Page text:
When we listen to others and when we share our stories, when we hear their experiences and share our particular knowledge, we come away with the gift of new, renewed and/or deeper understanding.

Pastor Kristabeth and I were just at the Northeast Jurisdictional leadership event where the theme was transformational leadership – the logo said “See Know Love” – Much of what we heard was about how to give away power. They said all leaders–lay and clergy alike – are seen as experts.

Yes!   Even if we don’t feel much like experts,

Dr Mosley felt that the ability to see potential in others is a leader’s power.

He said that their position of leadership allows them to have a voice – to say what they see and do some truth-telling when needed, but that transferring their power to others and engaging people to be in ministry with them, is what makes an effective leader.

Another of our speakers Nadia Bolz Weber talked about how we are in age where personal experience has authority.

She used the example of AA – They have meetings everywhere and they don’t advertise –   Nor do they worry about getting new members.

They just keep offering “sinners” a place to be accepted ~ over and over again ~ at whatever stage they can manage, without judging – They tell the truth as they know it. And so should we. They share their love for God and their struggles with those other “things they love” which happen to get in the way of living a healthy life.             Aren’t we the same?

Nadia continued saying that being friendly is different than being welcoming.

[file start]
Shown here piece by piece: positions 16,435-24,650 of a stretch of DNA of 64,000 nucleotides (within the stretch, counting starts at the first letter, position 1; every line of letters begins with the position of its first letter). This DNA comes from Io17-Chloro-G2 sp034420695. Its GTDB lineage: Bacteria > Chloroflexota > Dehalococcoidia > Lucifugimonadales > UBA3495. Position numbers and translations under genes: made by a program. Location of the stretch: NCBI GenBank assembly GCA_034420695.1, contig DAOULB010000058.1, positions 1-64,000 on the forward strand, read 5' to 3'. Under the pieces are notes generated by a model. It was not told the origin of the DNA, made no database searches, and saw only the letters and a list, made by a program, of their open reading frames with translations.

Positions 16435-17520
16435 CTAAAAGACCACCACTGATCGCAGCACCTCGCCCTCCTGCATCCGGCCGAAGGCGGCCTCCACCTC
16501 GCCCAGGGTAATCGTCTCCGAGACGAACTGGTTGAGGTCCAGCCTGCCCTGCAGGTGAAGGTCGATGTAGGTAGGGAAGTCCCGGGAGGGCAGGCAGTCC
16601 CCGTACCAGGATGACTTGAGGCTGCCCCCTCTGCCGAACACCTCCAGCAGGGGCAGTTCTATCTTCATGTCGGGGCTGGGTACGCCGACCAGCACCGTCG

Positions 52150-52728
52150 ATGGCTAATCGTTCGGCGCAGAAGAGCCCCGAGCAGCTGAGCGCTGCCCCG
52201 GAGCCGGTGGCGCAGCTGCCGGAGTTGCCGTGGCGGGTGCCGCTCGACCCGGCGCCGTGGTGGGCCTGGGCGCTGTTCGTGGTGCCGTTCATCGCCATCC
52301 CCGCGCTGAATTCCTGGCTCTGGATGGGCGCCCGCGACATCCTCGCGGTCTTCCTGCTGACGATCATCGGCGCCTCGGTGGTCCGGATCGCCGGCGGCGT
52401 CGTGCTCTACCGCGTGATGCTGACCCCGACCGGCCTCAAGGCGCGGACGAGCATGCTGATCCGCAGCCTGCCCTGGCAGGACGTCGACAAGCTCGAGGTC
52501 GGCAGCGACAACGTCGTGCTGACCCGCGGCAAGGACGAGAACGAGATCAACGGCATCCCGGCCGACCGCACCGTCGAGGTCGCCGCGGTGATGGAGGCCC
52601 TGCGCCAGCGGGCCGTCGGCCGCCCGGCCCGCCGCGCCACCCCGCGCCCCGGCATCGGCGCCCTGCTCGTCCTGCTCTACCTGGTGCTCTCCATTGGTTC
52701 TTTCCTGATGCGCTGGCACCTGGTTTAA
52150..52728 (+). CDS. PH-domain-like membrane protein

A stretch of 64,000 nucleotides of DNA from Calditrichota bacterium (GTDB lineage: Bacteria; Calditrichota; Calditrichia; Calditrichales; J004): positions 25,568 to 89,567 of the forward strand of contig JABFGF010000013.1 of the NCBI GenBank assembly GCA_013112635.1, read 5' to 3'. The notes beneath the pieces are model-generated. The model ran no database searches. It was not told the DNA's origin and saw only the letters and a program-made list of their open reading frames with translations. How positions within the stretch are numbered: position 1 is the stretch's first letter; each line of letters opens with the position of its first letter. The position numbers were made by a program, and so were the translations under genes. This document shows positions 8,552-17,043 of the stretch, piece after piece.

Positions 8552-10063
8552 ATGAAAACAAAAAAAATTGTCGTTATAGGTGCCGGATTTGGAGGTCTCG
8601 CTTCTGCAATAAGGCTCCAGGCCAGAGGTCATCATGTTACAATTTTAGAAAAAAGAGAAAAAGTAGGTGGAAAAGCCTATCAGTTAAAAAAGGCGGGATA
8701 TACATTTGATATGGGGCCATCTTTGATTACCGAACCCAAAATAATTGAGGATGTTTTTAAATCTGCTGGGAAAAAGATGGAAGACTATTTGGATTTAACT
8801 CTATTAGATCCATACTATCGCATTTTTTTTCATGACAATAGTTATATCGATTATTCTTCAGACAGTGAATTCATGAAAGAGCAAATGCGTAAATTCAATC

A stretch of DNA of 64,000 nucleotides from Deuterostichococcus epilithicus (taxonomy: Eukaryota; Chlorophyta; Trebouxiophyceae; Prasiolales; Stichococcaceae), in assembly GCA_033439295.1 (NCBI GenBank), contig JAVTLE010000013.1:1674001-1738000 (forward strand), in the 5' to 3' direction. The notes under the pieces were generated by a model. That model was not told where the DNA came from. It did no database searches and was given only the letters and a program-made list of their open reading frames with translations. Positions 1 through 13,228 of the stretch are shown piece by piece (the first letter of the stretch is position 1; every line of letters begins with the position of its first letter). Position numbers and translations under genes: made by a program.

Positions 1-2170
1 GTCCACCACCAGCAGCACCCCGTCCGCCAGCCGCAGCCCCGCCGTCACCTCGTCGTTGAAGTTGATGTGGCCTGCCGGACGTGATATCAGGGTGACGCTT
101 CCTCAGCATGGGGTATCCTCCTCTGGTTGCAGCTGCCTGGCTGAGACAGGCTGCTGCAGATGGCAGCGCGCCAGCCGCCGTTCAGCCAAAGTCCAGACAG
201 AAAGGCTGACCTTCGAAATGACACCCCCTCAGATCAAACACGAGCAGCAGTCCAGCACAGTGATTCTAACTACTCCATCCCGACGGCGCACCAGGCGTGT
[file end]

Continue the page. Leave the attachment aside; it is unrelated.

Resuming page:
Being friendly is about inviting others to come on in and fit into our structures.

Being welcoming thinks about how it feels to walk in to a church for the first time ever. Being welcoming is about offering those outside of our structures with a way to belong, to feel normal, accepted and valued – rather than awkward, uncomfortable and unloved.

How hard is it to focus on an uplifting message when you are trying to figure out what you are supposed to do next?

How can someone be spiritual when they are hungry, tired, lonely or afraid?

She advised us to go to the places where we will meet people who are dis-similar to us. – She said to walk with them, in their space, then bring them into our home churches. She said to invite in diversity and form friendships outside of our bubble.

You may not be too worried about me hearing these messages –

but remember, Pastor Kristabeth heard them too!

Don’t worry – we have Jesus on or side.

We are sinners, knowing the value of grace.

We’ve heard and internalized the Good News. That gives us all the power we need.   The Lord knows the truth for which we are responsible and that for which we are a victim.

We have help; we have an excellent role model in Jesus.

Let’s strive for unity, let’s tell the truth – Let’s share our stories,

let’s be vulnerable, And let’s give away our power.

In the end, I believe we will be stronger and happier and who knows,

with God’s help – we might even be transformational!